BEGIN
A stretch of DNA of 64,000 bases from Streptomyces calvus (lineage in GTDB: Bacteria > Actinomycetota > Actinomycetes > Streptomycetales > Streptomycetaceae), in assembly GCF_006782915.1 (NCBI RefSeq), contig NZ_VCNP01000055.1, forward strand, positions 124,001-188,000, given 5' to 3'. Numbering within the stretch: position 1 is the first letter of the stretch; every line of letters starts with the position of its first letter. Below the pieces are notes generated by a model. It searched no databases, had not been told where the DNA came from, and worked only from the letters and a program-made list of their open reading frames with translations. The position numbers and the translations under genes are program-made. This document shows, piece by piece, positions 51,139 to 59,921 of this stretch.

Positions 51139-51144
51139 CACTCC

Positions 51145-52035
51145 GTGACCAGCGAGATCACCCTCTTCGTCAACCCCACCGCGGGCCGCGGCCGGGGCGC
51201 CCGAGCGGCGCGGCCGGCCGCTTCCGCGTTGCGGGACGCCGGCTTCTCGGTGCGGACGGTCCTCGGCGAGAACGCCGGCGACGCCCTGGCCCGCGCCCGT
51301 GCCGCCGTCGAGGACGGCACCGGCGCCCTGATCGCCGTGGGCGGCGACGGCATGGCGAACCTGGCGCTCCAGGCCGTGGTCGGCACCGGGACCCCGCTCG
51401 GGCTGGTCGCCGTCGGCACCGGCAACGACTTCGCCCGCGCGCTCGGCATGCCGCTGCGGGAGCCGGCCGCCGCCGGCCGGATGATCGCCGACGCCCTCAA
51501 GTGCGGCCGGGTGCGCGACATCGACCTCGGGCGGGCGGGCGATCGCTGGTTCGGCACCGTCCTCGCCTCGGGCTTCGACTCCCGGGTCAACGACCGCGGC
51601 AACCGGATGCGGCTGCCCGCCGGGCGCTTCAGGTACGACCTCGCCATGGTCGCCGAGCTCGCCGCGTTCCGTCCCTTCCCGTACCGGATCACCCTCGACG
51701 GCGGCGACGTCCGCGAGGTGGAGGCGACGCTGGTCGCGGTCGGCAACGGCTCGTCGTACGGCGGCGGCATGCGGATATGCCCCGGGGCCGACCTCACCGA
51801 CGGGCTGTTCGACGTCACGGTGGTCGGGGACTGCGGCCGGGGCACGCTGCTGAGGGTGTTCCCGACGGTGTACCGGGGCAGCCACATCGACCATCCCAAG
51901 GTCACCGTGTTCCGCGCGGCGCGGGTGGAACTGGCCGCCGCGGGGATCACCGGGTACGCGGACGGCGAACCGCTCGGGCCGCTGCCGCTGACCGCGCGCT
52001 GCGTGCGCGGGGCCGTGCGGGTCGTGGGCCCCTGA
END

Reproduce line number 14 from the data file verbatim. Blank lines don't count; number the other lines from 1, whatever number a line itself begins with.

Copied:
52001 GCGTGCGCGGGGCCGTGCGGGTCGTGGGCCCCTGA